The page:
Flying Alone: A Memoir by Beth Ruggiero York – A Review

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Flying Alone: A Memoir by Beth Ruggiero York
Non-Fiction | Memoir
Self-Published
Released September 2019
Goodreads | Amazon
Rating: 5_Star_Rating_System_3_and_a_half_stars

Note: I received a free copy of this book from FSB Associates in exchange for an honest review. This in no way affects my opinion.

Here’s a fun fact that very few people know about me:  I’m obsessed with planes. It started when I took my first flight on a small plane from Asheville to Charlotte, NC. As soon as I felt the plane take off from the runway I was absolutely hooked. I’ll take any chance I can to fly these days, and the thrill of being in the sky never gets old. When I’m unable to find a reason to fly, I’ll resort to watching cockpit videos on YouTube or, as in this case, reading about flying.

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Beth Ruggiero York

When FSB Associates reached out to me to ask if I’d be interested in reviewing York’s memoir, of course I said yes! I’ll never become a pilot myself, so I’ll eagerly live vicariously through their words. The book was also pitched to me as a memoir about a pilot being diagnosed with multiple sclerosis and having to overcome that diagnosis in order to become a pilot.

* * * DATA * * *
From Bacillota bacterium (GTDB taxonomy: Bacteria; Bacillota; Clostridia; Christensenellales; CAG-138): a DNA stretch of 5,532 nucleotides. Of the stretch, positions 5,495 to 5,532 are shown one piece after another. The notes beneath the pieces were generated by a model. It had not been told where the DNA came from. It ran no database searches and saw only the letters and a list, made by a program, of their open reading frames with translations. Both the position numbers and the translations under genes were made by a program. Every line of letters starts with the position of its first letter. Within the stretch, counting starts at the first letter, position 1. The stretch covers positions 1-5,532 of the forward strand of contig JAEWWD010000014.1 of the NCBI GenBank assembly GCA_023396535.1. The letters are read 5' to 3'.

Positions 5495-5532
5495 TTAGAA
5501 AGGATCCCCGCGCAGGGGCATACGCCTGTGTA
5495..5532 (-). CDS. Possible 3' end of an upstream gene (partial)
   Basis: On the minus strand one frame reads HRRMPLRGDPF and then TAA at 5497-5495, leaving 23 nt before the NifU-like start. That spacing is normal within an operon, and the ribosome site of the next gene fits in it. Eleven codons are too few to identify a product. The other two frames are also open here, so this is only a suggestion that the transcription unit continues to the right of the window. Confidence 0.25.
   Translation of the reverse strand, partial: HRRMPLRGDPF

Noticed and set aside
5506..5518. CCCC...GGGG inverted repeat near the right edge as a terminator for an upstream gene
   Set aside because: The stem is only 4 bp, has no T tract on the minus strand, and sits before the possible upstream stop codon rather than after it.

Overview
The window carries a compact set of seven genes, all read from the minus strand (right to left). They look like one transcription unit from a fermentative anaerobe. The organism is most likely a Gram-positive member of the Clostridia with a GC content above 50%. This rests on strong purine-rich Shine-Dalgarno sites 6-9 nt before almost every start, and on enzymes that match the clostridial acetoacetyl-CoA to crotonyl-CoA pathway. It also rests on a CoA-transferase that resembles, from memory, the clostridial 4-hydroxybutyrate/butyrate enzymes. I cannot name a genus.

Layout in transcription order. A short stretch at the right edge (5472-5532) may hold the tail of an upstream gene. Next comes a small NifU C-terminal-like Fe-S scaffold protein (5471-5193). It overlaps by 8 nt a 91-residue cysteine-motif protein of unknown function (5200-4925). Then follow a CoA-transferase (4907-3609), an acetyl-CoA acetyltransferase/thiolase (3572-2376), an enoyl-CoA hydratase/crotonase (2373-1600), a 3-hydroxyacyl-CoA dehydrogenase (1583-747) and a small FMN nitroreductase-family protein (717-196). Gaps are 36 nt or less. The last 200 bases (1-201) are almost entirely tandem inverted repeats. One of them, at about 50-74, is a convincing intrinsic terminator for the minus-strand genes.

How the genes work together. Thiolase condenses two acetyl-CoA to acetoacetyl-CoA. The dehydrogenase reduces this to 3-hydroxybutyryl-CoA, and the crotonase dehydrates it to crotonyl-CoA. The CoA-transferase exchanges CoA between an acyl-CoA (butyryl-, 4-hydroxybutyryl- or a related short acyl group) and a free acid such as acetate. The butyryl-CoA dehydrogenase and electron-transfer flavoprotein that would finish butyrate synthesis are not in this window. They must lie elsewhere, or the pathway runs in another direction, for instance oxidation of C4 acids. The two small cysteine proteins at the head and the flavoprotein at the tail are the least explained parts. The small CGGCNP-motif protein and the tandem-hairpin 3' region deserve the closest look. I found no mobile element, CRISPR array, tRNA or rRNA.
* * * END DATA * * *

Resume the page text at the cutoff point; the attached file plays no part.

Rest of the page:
While there were parts of the memoir that I genuinely enjoyed (basically every moment she was in the air), it wasn’t quite what I was expecting.

Multiple sclerosis is mentioned only twice in the book – once when she is given the possible diagnosis and again, in the epilogue, when she finds out that she definitely has the disease (which is after she becomes a pilot). So while it’s not exactly a memoir about overcoming a debilitating disease (which I’m glad of, because she was able to do something she loved), it is instead a memoir about a woman learning to become a pilot, starting from the very bottom.

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The book can essentially be summed up into two parts:  First, some interesting stories about successes and trials up in the air, with airplanes that aren’t always functioning as they should. Second, the author’s account of a bad relationship with her very selfish flight instructor.

I learned a lot about how difficult it is to be a pilot. I had no idea that banner-pulling was so dangerous. She dealt with several hard situations very bravely, including essentially running out of gas and trying to land the plane in a snowstorm with an iced-over windshield.

Reading about the boyfriend that she had during the part of her life that she writes about was infuriating. Not towards her, but towards how uncaring and selfish he acted. There were times when I wished I could punch him through the page.